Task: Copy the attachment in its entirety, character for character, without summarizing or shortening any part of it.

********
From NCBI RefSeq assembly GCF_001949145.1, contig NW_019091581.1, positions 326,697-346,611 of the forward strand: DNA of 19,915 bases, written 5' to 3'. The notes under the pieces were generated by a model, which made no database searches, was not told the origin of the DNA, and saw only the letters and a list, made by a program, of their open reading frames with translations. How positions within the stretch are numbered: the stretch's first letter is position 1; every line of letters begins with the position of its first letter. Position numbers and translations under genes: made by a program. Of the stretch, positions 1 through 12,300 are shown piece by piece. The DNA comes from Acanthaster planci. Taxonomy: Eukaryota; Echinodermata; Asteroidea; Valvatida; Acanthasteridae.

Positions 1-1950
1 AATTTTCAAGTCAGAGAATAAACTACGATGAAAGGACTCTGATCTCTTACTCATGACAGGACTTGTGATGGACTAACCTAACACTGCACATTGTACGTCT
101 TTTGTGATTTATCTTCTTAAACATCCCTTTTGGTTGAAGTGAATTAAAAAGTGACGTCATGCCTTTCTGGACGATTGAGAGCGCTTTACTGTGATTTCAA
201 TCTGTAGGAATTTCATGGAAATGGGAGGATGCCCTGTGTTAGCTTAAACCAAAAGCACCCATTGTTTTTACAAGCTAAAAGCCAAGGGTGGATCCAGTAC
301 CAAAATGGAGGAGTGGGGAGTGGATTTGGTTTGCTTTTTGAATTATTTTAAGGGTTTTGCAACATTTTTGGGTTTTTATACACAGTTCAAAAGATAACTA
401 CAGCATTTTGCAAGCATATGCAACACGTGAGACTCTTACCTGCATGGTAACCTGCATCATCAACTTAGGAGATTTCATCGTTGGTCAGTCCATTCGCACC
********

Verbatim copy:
From NCBI RefSeq assembly GCF_001949145.1, contig NW_019091581.1, positions 326,697-346,611 of the forward strand: DNA of 19,915 bases, written 5' to 3'. The notes under the pieces were generated by a model, which made no database searches, was not told the origin of the DNA, and saw only the letters and a list, made by a program, of their open reading frames with translations. How positions within the stretch are numbered: the stretch's first letter is position 1; every line of letters begins with the position of its first letter. Position numbers and translations under genes: made by a program. Of the stretch, positions 1 through 12,300 are shown piece by piece. The DNA comes from Acanthaster planci. Taxonomy: Eukaryota; Echinodermata; Asteroidea; Valvatida; Acanthasteridae.

Positions 1-1950
1 AATTTTCAAGTCAGAGAATAAACTACGATGAAAGGACTCTGATCTCTTACTCATGACAGGACTTGTGATGGACTAACCTAACACTGCACATTGTACGTCT
101 TTTGTGATTTATCTTCTTAAACATCCCTTTTGGTTGAAGTGAATTAAAAAGTGACGTCATGCCTTTCTGGACGATTGAGAGCGCTTTACTGTGATTTCAA
201 TCTGTAGGAATTTCATGGAAATGGGAGGATGCCCTGTGTTAGCTTAAACCAAAAGCACCCATTGTTTTTACAAGCTAAAAGCCAAGGGTGGATCCAGTAC
301 CAAAATGGAGGAGTGGGGAGTGGATTTGGTTTGCTTTTTGAATTATTTTAAGGGTTTTGCAACATTTTTGGGTTTTTATACACAGTTCAAAAGATAACTA
401 CAGCATTTTGCAAGCATATGCAACACGTGAGACTCTTACCTGCATGGTAACCTGCATCATCAACTTAGGAGATTTCATCGTTGGTCAGTCCATTCGCACC